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Northwestern University

Students at Northwestern worked around the clock for three months to complete the school's solar house entry into the US Department of Energy Solar Decathlon.
Benjamin F. Jones, professor of Entrepreneurship and Strategy, and Mohammad Ahmadpoor, Postdoctoral Fellow of Strategy, both from the J. L. Kellogg School of Management at Northwestern University, say their research shows "remarkably widespread linkages between scientific research and future practical applications."
There’s more to the story than OPEC. Plus, how fracking stands to change the market.
A new Northwestern University study suggests that paying people to conserve their trees could be a highly cost-effective way to reduce deforestation and carbon emissions.

Imagine Alexander Graham Bell’s reaction if someone handed him an iPhone and told him that the device in his hand was the same as the large, cone-mounted transmitter he invented and used to call Thomas Watson in 1876.

Northwestern’s Solar Fuels Institute (SOFI) is working on an "artificial tree" that uses a renewable energy source — the sun — to help capture carbon dioxide in the air and convert it into methanol.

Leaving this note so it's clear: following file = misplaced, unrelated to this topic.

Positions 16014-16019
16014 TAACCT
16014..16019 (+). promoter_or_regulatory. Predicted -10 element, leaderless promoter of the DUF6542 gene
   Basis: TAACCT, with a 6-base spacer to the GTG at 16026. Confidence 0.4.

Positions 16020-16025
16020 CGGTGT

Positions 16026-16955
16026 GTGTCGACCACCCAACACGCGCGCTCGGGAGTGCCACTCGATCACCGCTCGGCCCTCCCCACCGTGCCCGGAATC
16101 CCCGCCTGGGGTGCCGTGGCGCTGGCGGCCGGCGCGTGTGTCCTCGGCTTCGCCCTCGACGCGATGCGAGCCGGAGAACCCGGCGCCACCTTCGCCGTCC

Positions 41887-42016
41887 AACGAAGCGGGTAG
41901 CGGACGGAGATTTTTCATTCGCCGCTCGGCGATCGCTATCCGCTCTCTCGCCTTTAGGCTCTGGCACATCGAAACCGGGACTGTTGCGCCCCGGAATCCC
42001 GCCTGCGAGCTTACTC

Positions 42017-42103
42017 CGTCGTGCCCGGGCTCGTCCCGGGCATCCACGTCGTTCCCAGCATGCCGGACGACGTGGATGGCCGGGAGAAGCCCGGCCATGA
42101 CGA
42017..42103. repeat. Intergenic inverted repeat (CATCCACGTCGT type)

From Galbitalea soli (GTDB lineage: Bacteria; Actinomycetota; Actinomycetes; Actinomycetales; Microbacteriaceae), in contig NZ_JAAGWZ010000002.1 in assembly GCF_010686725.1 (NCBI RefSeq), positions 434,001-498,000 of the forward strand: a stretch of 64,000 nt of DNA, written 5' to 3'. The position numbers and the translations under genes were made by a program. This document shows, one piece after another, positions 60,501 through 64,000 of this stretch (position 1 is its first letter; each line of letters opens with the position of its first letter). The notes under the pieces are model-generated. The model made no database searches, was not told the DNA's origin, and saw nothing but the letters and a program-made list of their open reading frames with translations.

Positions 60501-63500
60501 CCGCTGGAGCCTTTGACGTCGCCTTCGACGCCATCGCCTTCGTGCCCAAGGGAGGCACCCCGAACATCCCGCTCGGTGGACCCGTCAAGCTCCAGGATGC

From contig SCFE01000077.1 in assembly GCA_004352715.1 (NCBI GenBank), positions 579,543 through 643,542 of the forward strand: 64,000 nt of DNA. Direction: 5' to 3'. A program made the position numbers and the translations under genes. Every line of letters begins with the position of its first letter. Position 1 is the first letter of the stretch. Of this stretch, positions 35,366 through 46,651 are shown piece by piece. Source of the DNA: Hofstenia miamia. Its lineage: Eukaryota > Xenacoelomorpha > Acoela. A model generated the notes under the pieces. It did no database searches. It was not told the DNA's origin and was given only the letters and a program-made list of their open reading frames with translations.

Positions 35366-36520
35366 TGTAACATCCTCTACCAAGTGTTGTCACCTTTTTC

Learning is frequently uncomfortable, and students need safe spaces where they can retreat, relax and recoup, says Northwestern President Morton Schapiro in this Q&A with Wall Street Journal reporter Douglas Belkin.

Northwestern’s first-ever entry into the eighth U.S. Department of Energy Solar Decathlon will be a student-designed 1,000-square-foot ultimate green home.
Most commercial solar cells are made of silicon. A type of material called perovskite halides are a potential competitor of silicon, but they are sensitive to moisture and high temperatures. Exposure to either will quickly degrade these materials — rendering them useless. Researchers at the Argonne-Northwestern Solar Energy Research Center (ANSER) have developed a way to protect perovskites from water and stabilize them against heat.
When news broke that Volkswagen had cheated on emissions tests, Professor Sunil Chopra and PhD candidate Keija Hu wondered What would lead a firm like Volkswagen to put its reputation on the line by cheating?